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On Being an Older Father

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Having two grown-up children and approaching sixty years of age, it never crossed my mind that I might become a father again; but that was until I met Naomi and a loving relationship developed, with the full knowledge that she wanted children (astute readers will have deduced she’s much younger than me).

Just over five years later, we are happily married with three wonderful children, and I’m the age in the title of a well-known Beatles’ song! Some might question the twenty-seven year age difference between us, but all I can say is that it works for us and we are a very happy and loving family.

When people find out I have three young children at my age, they say I’m either brave or stupid – possible even both, and I sometimes think that myself. Seriously though, I’m truly loving having the wonderful privilege and sacred responsibility of bringing up a family for the second time. Whilst having three children close together is not easy at times, I especially enjoy seeing the interactions between them (this is new for me as there are six years between my two older children).

It’s said that age is just a number and that you’re only as old as you feel, but clearly my age will increasingly be an issue as the years go by. Even though tomorrow is not guaranteed for anyone, statistically I won’t be around for as long as most parents could expect to be in the children’s future. On the other hand, people tell me I don’t look my age and I keep myself fit (mainly by healthy eating and running), and both my father and his father lived in relatively good health until their late 80s.

I remind myself regularly it’s the quality of the time I spend with my family that’s important for their personal development and formative years, and I’m making a special effort to live in the present and make the most of every moment; although I sometimes wonder how they will react when they’re old enough to realise I’m older than most other fathers. I’m certainly not going to have a ‘normal’ (if there is such a thing) retirement.

They say that inside every man is a nine-year-old boy constantly trying to get out, and that’s probably true, but I like to think my ‘advanced’ years have given me a measure of life experience and wisdom I didn’t have the first time around. Having said that, nothing really prepares you to be a parent, and so even second time around I’m realistic (and hopefully humble) enough to recognise I’m still learning and don’t have all the answers. Mind you, if you want an expert on wiping bums and changing nappies – I’m your man!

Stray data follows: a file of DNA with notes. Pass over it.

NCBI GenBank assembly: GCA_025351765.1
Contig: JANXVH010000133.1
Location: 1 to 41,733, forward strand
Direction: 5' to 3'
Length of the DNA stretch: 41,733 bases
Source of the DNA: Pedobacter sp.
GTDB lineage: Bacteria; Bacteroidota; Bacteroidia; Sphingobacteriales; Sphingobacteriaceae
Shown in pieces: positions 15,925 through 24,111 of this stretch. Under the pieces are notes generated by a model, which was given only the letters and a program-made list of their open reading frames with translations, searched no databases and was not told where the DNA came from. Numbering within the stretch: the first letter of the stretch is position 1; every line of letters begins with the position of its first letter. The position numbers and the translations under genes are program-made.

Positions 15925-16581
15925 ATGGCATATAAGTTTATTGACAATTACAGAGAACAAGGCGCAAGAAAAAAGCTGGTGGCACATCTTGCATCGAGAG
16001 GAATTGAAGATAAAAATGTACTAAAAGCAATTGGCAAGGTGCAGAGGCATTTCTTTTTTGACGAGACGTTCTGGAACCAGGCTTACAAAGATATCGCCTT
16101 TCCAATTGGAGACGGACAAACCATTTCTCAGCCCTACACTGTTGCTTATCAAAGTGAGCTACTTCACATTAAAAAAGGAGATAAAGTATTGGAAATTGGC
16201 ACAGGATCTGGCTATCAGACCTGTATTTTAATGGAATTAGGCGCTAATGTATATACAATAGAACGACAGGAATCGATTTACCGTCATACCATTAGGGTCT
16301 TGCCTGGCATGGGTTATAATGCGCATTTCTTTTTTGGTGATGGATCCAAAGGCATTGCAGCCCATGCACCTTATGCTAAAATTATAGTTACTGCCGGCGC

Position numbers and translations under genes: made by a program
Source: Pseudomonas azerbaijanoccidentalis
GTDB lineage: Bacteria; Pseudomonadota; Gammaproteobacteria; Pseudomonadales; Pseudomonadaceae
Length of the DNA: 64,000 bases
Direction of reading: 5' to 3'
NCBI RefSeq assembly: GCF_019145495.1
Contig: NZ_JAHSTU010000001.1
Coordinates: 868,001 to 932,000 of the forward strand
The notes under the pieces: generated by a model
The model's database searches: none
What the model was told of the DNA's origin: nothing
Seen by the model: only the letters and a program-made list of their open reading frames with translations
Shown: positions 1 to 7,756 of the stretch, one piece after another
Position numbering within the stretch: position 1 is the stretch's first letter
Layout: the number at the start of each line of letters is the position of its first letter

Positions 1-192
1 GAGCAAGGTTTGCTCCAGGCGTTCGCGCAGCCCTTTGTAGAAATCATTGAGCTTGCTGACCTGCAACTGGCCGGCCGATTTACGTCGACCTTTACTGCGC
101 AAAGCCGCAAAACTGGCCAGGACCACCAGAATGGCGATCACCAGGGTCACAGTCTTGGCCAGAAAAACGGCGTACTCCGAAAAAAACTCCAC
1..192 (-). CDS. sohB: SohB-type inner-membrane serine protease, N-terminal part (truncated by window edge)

The Dark Side of the Moon

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I love music and have a very wide and eclectic taste, equally at home listening to Bach, Bartok or The Beatles. Purcell, Prokofiev or Pink Floyd.

There are certain albums that have become legendary and (quite possibly) changed the course of music history. The BeatlesSgt. Pepper’s Lonely Hearts Club Band is clearly one, but so is Pink Floyd’s The Dark Side of the Moon which celebrates its 45th anniversary this month (March 2018).

I well remember buying this album in vinyl with its iconic gatefold sleeve, which I poured over as I listened to this amazing music for the first time, wondering what a VCS3 was! Nothing quite like this had been heard before.

It’s the ultimate concept album; moving (through its roughly 43 minutes) from birth to death, describing the human condition. It still speaks to us today, and I expect people will be listening to this album long into the future. Life, time, fear, madness, money, war, suffering, solitude, withdrawal, selfishness, relationships, breakdowns, fame, politics and (ultimately) death.

Yet this merely touches the surface of what Pink Floyd manage to squeeze into this magnificent work. The themes are bleak and dark, yet the album is positive in the sense that it’s asking the listener to explore what it means to be human, to embrace our common humanity. There are some great lyrics.

At the end you hear a voice saying, “There is no dark side of the moon really, matter of fact it’s all dark”. To spiritualise it, this is a picture of a Good Friday world, with the possibility of new life, but lacking the means. During Lent and Holy Week Christians reflect on the death and resurrection of Jesus, with the means whereby the dark side of human nature might be redeemed. The following verses from the Bible speak about this possibility:

Since, then, you have been raised with Christ, set your hearts on things above, where Christ is, seated at the right hand of God. Set your minds on things above, not on earthly things. For you died, and your life is now hidden with Christ in God. When Christ, who is your life, appears, then you also will appear with him in glory.

Therefore, as God’s chosen people, holy and dearly loved, clothe yourselves with compassion, kindness, humility, gentleness and patience. Bear with each other and forgive one another if any of you has a grievance against someone. Forgive as the Lord forgave you. And over all these virtues put on love, which binds them all together in perfect unity.

Let the peace of Christ rule in your hearts, since as members of one body you were called to peace. And be thankful. Let the message of Christ dwell among you richly as you teach and admonish one another with all wisdom through psalms, hymns, and songs from the Spirit, singing to God with gratitude in your hearts. And whatever you do, whether in word or deed, do it all in the name of the Lord Jesus, giving thanks to God the Father through him.

Colossians 3:1-4 & 12-17 NIV